The Pharmacy Game Newsletter
Who are you?
Hello, I’m Merve Duran, a student at the Free University of Brussels. I’m in my second masters year of pharmaceutical sciences and because of this I participated in the Pharmacy Game.
If you could choose between conventional education and the Pharmacy Game what would be your preference and why?
I am very grateful that I have had the opportunity to have this experience, because in contrast to my theoretical lessons, it has allowed me to practice my theoretical and practical skills at the same time. It is not always easy to use theoretical knowledge in concrete settings, which means that practice is both necessary and useful.
What was most useful, and which skills did you improve during the Pharmacy Game?
This game has allowed me to hone my pharmaceutical skills without immediately having to be exposed to “the real world” and its potentially serious consequences. This became especially apparent to me in a certain case where a patient had a heparin prescription with a wrong dosage. Some groups had not noticed this, and as a consequence they later received a phone call informing them that the patient had a stomach haemorrhage due to the high dosage. After having experienced this, dosage control became a central part of filling every prescription. This is one example of a skill or lesson that will be useful for the rest of our careers.
Would you like to share some interesting moments you remember while playing the game?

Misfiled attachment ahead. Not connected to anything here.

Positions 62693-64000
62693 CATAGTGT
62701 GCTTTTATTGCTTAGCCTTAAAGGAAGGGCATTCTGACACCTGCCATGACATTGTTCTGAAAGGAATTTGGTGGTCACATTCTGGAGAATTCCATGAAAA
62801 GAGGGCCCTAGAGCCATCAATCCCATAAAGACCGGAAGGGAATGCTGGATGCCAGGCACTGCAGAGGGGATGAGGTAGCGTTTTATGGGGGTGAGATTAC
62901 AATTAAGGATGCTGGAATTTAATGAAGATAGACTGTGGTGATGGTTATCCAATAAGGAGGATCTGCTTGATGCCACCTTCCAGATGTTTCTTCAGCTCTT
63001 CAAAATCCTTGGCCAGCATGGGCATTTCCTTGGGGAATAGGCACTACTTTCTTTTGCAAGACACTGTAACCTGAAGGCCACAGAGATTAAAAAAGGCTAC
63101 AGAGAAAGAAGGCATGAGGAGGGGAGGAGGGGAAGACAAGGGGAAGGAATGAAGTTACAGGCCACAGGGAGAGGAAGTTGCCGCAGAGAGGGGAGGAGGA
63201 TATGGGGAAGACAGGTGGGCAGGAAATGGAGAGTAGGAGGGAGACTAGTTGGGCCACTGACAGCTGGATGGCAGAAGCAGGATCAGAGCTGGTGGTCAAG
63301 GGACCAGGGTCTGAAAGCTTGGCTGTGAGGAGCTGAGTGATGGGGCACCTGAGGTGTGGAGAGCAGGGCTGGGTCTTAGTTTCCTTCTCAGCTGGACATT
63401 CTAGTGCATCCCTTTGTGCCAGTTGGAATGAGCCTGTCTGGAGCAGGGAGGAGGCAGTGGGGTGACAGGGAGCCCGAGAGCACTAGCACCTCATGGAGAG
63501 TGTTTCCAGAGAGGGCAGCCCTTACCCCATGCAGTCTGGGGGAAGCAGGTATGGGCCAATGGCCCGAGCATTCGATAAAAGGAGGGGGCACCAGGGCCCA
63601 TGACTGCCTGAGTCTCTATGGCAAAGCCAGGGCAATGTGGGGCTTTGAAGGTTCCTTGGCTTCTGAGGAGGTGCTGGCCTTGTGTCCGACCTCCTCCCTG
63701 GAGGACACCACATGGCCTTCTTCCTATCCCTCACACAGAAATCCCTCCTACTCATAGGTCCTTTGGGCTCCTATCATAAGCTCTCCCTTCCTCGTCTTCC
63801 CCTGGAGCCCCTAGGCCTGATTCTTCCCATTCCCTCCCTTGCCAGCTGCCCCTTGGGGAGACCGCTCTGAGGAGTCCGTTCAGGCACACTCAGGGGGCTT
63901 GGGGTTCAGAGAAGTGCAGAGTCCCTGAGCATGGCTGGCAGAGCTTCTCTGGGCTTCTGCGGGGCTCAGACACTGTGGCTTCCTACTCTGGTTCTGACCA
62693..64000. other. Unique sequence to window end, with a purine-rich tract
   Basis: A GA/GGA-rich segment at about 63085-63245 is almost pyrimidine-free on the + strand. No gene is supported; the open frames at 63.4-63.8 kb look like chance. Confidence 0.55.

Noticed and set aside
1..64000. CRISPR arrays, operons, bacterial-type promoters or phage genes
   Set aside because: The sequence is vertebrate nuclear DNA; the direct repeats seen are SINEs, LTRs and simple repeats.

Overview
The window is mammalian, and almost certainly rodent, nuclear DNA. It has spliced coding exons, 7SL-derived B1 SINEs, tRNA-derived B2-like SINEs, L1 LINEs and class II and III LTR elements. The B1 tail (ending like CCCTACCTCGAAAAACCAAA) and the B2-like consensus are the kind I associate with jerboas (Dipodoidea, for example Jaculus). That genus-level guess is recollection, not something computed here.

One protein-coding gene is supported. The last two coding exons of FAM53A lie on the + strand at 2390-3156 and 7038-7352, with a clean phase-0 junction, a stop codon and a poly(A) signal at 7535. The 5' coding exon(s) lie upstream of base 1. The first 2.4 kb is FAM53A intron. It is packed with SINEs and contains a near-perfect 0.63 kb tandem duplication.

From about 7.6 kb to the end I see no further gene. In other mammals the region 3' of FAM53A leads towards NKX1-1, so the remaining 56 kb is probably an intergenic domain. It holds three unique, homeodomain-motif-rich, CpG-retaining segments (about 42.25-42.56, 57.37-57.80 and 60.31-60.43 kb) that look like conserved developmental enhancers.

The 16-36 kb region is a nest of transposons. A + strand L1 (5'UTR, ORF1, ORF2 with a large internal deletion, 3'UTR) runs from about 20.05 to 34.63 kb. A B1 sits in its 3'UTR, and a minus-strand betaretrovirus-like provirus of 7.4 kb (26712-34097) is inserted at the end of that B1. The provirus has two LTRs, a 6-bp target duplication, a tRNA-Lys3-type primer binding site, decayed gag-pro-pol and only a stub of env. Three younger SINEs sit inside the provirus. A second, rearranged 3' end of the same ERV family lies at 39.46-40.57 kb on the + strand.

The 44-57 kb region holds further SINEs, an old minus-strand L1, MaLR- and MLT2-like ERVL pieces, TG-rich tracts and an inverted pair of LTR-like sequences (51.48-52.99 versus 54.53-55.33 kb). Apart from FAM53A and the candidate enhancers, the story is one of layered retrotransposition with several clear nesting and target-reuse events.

I think that this learning experience was largely made possible because of the careful preparation of the different cases by the professors and teaching assistants. They acted very professionally and gave us much needed and useful feedback. During the game I noticed that as time passed I started gaining more knowledge and that I was better able to efficiently gather information from different sources for cases that I was not yet familiar with. Because of the pandemic the organisation was different this year to ensure everyone’s safety. We were divided in groups and subgroups. Every subgroup had to work on one exercise per day, and there were two groups on campus on any given day. The disadvantage of this method was the fact that the communication between subgroups was limited, which made it much more difficult to learn from each other. As a consequence our professors had requested us to document our experiences and share them during online Teams meetings to make sure every group was up to date.
In conclusion the pharmacy game has been a very educational period for me that has definitely given my “pharmaceutical” confidence a boost. I now feel more ready than ever to enter the professional world.
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